This is the first time I will have written about the Canadian national women's soccer program on this website. It's an oversight. A hell of an oversight. My modern story as a soccer fan stretches back to the U-19 Women's World Cup in Edmonton, when I stood in the stands to watch our girls defeat Brazil on penalties in what my young mind, ignorant of the women's game, thought was a far bigger upset than it actually was. I did everything short of murder to make sure that I'd get to the final which we lost, in spirited but heart-breaking fashion, to the United States, and from that came the Edmonton Aviators and the rest, as they say, is history.
But I think part of the reason I so seldom write about women's soccer in this space is that it's so depressing. The women's national team is Canada's best chance to win on the international stage and boasts perhaps the greatest female striker of all time, Christine Sinclair. But we once had one of the best development programs in the world for women's soccer, simply because we had a development program for women's soccer. As the rest of the world moved forward, though, we moved back. Worse than simply standing still, the women's program descended into the sort of politics-riddled morass observers of the Canadian Soccer Association are a little too familiar with. Even the high-profile appointment of Caroline Morace over the backroom scrapper Even Pellerud has only helped matters so much. That's much more depressing than simply the men's team lose because they stink. We could have won something on the women's side, and instead our golden generation has been frittered away and we haven't done enough to develop the next.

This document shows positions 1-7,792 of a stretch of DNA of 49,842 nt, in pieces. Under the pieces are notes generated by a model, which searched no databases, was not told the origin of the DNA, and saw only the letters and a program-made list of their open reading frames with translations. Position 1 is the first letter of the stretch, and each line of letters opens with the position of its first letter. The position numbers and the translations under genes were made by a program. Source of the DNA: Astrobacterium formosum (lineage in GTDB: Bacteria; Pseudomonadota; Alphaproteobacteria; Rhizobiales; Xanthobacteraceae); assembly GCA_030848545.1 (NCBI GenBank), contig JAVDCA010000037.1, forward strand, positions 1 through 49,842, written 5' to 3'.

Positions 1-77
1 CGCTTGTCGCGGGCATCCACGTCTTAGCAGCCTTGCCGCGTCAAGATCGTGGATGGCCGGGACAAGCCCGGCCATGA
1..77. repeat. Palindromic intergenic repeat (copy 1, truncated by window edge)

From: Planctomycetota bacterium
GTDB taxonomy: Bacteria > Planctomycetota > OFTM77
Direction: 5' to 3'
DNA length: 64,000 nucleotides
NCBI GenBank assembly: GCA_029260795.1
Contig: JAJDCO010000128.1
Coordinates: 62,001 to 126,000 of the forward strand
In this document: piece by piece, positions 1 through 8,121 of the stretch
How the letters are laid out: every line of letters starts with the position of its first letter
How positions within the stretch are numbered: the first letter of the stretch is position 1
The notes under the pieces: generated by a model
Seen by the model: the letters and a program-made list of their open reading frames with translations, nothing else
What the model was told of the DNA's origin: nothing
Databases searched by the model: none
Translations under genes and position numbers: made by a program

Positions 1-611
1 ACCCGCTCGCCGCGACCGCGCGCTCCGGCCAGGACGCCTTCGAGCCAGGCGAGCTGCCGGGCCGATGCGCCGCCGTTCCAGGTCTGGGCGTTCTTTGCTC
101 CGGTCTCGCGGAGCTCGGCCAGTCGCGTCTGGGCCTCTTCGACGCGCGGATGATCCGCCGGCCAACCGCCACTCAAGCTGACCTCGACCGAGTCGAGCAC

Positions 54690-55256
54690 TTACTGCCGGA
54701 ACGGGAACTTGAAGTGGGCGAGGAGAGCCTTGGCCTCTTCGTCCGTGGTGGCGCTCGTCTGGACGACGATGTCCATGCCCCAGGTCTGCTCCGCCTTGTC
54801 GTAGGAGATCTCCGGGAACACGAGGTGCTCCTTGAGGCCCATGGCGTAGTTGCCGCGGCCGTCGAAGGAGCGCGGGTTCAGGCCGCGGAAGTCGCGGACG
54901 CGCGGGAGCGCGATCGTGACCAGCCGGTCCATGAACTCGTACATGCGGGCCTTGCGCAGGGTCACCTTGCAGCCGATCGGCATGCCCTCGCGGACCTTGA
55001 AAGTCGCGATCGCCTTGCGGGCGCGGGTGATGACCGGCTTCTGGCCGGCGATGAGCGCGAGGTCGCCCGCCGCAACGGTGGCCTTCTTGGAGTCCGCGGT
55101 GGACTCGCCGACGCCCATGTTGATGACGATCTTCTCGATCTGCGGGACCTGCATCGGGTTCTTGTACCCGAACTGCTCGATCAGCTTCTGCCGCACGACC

The manager of our U-17 team, Brian Rosenfeld, is a case in point. I am not intimate with the details of the women's youth program, but Rosenfeld replaced former supremo Ian Bridge in January when Bridge, despite being offered a short-term contract, walked under the belief that "the CSA didn't want [him] anymore" and dismayed at the lack of practice for the team and the lack of communication with Morace. Rosenfeld was a long-time CSA employee and a once-capped Canadian national goalkeeper against Honduras in 1987. He was old guard through and through, and supposedly played favourites a little too freely. Not the sort of world-class boss one would count on to take a program forward, especially mere months before the CONCACAF U-17 championships. The top two teams - which is to say, the United States and the second-place team - would advance to the U-17 Women's World Cup in glamorous Trinidad and Tobago.
Rosenfeld's troops were effective but uninspiring early in the tournament. A workmanlike 4-1 victory over Jamaica, a disappointing 2-1 victory over minnows Panama, and a positively gutting 1-0 loss to a Mexico team that, on paper, we ought to beat. That loss to the Mexicans meant that we'd have to play the Americans in the semi-final and beat them in order to get into the World Cup. And we wouldn't beat the Americans, so why even bother worrying about it?